Monday, January 12, 2009

We Interrupt This Blog's Scheduled Programming For A Commercial Announcement

An interesting book is being released via TwoMorrows press.

Marvel Comics in the 1960s:
An Issue-By-Issue Field Guide to a Pop Culture Phenomenon

It seems like an interesting book.

You'll note; Doctor Strange's cloak on the cover, so we can only hope that he (his creation, title, and/or creators) will be discussed in some way. Either way, it promises to be an engaging look at the nascent days of Marvel Comics.

Here's how the book is described:

After being relegated to the realm of children's literature for the first 25 years of its history, the comic book industry experienced an unexpected flowering in the early 1960s.

A celebration of that emergence, Marvel Comics in the 1960s: An Issue-by-Issue Field Guide to a Pop Culture Phenomenon presents a step-by-step look at how a company that had the reputation of being one of the least creative in a generally moribund industry, emerged as one of the most dynamic, slightly irreverent and downright original contributions to an era when pop-culture, from Tom Wolfe to Andy Warhol, emerged as the dominant force in the artistic life of America.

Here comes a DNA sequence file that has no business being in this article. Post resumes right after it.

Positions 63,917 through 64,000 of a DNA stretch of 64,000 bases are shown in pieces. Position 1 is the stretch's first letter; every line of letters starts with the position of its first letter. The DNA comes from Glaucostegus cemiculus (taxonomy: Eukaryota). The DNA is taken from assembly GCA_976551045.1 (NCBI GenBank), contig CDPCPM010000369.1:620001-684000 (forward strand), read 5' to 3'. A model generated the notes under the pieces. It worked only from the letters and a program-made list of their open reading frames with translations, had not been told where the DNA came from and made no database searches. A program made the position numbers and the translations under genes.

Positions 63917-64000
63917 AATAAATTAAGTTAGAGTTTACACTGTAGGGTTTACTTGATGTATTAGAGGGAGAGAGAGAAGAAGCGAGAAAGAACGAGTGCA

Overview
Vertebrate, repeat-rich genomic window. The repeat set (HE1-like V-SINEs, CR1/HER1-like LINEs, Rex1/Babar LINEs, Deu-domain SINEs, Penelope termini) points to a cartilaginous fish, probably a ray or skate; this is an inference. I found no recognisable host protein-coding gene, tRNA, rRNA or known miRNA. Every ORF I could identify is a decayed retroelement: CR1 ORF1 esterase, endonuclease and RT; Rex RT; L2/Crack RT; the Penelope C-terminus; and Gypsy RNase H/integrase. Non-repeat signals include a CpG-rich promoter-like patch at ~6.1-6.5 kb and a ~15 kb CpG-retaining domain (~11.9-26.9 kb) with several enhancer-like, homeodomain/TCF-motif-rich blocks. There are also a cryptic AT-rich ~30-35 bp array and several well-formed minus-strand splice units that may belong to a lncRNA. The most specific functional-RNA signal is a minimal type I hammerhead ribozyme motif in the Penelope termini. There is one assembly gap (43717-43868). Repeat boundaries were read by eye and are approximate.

In scores of handy, easy to reference entries, Marvel Comics in the 1960s' takes the reader from the legendary company's first fumbling beginnings as helmed by savvy editor/writer Stan Lee (aided by such artists as Jack Kirby and Steve Ditko), to the full maturity of its wild, colorful, offbeat grandiosity.

With the history of Marvel Comics in the 1960s divided into four distinct phases, author Pierre Comtois explains just how Lee, Kirby, Ditko, et. al. created a line of comic books that, while grounded in the traditional elements of panel-to-panel storytelling, broke through the juvenile mindset of a low brow industry and provided a tapestry of full blown pop culture icons.

224 pages and due out in late July (or early August).

Pre-order your copy today. I know I am.

Regular content will continue in a day or so.


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